that MCA is contractually required to exclusively and perpetually sell off-spec VME to
plaintiffs. “‘Partial performance’ as a substitute for the required memorandum can
validate the contract only for the goods which have been accepted or for which payment
has been made and accepted.” Ohio Rev. Code 1302.04 cmt. 2 (emphasis added); E.C.
Styberg Eng’g Co. v. Eaton Corp., 492 F.3d 912, 919 n.4 (7th Cir. 2007) (partial
performance exception to the statute of frauds limits recovery to the scope of the contract
performed) (applying Ohio law and citing Ohio Rev. Code § 1302.04 cmt. 2 and Royal
Doors, Inc. v. Hamilton–Parker Co., No. 92AP–938, 1993 WL 141233, at *5–6 (Ohio Ct.
App. April 29, 1993)); see also Orteck Int’l Inc. v. Transpacific Tire Wheel, Inc., 704 F.
Supp. 2d 499, 514 (D. Md. 2010), aff’d sub nom. Orteck Int’l v. TransPacific Tire &
Wheel, Inc., 457 F. App’x 256 (4th Cir. 2011) (“[W]hile the ‘part performance exception’
may be used to prove a contract existed for goods for which payment was made, it does
not apply prospectively to ensure that goods will be delivered in the future or to establish
an exclusive right to buy those goods.”).
For all of the foregoing reasons, the Court finds that there is no genuine dispute of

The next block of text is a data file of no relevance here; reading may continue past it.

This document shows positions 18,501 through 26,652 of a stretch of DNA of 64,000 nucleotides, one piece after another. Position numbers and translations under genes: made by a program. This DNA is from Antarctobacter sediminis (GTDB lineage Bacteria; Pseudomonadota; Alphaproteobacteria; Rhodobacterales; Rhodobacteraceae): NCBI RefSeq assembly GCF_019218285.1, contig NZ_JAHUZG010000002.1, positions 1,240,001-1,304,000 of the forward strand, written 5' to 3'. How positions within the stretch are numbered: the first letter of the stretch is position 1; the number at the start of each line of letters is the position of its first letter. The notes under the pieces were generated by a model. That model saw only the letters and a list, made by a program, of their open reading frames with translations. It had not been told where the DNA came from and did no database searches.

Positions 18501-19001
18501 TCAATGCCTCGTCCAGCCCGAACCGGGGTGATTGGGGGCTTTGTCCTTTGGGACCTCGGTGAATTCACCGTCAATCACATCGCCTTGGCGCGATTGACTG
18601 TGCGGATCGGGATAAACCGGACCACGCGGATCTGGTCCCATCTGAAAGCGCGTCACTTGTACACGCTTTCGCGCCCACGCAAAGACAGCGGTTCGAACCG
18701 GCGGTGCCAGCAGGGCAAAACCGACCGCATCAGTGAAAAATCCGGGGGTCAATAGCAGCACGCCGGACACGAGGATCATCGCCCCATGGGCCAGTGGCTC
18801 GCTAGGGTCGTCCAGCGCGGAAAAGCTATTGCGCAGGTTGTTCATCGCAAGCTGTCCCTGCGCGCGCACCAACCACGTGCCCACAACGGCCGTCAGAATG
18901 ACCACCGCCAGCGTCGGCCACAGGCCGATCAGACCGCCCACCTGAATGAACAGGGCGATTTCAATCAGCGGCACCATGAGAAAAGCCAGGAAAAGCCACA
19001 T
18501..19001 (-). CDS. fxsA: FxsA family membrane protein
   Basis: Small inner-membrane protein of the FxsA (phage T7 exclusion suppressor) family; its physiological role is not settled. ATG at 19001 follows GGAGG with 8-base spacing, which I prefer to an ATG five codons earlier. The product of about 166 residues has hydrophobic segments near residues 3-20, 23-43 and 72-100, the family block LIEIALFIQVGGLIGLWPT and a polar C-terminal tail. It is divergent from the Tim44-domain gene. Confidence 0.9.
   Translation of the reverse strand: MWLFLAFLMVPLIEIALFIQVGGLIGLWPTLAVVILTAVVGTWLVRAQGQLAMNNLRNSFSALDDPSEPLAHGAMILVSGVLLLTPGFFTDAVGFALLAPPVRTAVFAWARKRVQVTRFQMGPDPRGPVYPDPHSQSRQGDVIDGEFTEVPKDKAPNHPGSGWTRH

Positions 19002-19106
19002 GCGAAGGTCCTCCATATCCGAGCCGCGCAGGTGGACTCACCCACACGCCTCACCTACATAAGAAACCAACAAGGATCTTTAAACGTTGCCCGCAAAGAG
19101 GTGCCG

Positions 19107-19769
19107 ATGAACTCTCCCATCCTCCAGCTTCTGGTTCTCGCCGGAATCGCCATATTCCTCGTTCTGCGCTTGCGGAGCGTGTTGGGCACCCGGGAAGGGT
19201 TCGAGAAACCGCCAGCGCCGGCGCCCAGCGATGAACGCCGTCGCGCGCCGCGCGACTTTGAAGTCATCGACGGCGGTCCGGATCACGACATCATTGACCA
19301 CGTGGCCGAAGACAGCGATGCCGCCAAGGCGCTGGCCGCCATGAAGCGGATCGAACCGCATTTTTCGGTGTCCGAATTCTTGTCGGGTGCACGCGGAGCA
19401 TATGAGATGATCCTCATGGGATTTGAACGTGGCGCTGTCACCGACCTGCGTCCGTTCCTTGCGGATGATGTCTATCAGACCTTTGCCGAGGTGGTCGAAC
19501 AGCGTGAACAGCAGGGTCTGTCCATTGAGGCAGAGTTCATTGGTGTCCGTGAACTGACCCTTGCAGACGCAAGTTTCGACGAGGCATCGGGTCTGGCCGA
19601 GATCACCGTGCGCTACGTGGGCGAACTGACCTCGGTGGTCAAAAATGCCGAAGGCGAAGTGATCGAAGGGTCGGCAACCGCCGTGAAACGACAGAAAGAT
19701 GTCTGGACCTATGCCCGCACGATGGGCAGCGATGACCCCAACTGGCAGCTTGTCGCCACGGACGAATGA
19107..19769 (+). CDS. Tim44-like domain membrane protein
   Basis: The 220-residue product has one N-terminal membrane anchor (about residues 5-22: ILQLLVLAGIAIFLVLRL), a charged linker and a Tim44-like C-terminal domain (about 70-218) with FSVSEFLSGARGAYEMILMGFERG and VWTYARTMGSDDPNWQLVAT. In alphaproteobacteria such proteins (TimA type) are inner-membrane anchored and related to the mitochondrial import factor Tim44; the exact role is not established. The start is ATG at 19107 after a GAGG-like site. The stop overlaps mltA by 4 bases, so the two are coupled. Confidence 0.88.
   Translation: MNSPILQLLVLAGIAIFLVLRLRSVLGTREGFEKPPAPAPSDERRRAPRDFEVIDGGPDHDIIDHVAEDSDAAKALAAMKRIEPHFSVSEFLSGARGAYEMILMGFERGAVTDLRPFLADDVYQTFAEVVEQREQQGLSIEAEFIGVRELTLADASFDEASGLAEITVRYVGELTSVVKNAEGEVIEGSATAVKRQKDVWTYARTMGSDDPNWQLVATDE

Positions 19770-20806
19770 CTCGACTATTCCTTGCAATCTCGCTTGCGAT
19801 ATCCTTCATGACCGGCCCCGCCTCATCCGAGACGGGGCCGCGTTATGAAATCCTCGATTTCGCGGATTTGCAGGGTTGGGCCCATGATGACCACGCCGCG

material fact that Mamajek’s alleged oral agreement with MCI fails to satisfy the
requirements of Ohio’s statute of frauds, or the merchant and partial performance
exceptions, and is unenforceable as a matter of law against MCI or MCA. Even if
plaintiffs attempt to claim a separate oral agreement with MCA for the sale of off-spec
VME, and that Bushman’s email to Mamajek in July 2012 should be construed as a
confirmatory writing with respect to MCA, any such agreement would also fail to satisfy
all of the other requirements of Ohio’s statute of frauds, as well as the merchant and
partial performance exceptions, for the reasons previously discussed.
B. Claim two—Breach of covenant of good faith and fair dealing against MCA
In their second claim for relief, plaintiffs allege that MCA breached its implied
covenant of good faith and fair dealing under Mamajek’s oral contract with Tasaka
regarding the sale of off-spec VME. “Ohio does not recognize a standalone claim for
breach of the implied duty of good faith and fair dealing absent a valid breach of contract
claim.” Eclipse Res.-Ohio, LLC v. Madzia, No. 2:15-CV-177, 2016 WL 814958, at *15
(S.D. Ohio Mar. 2, 2016) (citing Wendy’s Int’l, Inc. v. Saverin, 337 F. App’x 471, 476
(6th Cir. 2009)). A duty of good faith “does not create an independent basis for a cause of
action.” Wendy’s, 337 F. App’x at 476-77 (citing Thomasville Furniture Indus., Inc. v.
JGR Inc., 3 F. App’x 467, 472 (6th Cir. 2001) (quoting Bolling v. Clevepak Corp., 484
N.E.2d 1367, 1376 (Ohio Ct. App. 1984))); see also Ogle v. BAC Home Loans Servicing
LP, 924 F. Supp. 2d 902, 915 (S.D. Ohio 2013) (citing Interstate Gas Supply, Inc. v.
Calex Corp., No. 04AP–980, 2006 WL 328679, at *20 (Ohio Ct. App. Feb. 14, 2006)
(“an allegation of a breach of the implied covenant of good faith cannot stand alone as a
separate cause of action from a breach of contract claim”)).
The Court has determined that MCA is entitled to summary judgment on
plaintiffs’ claim for breach of contract. In the absence of a valid breach of contract claim,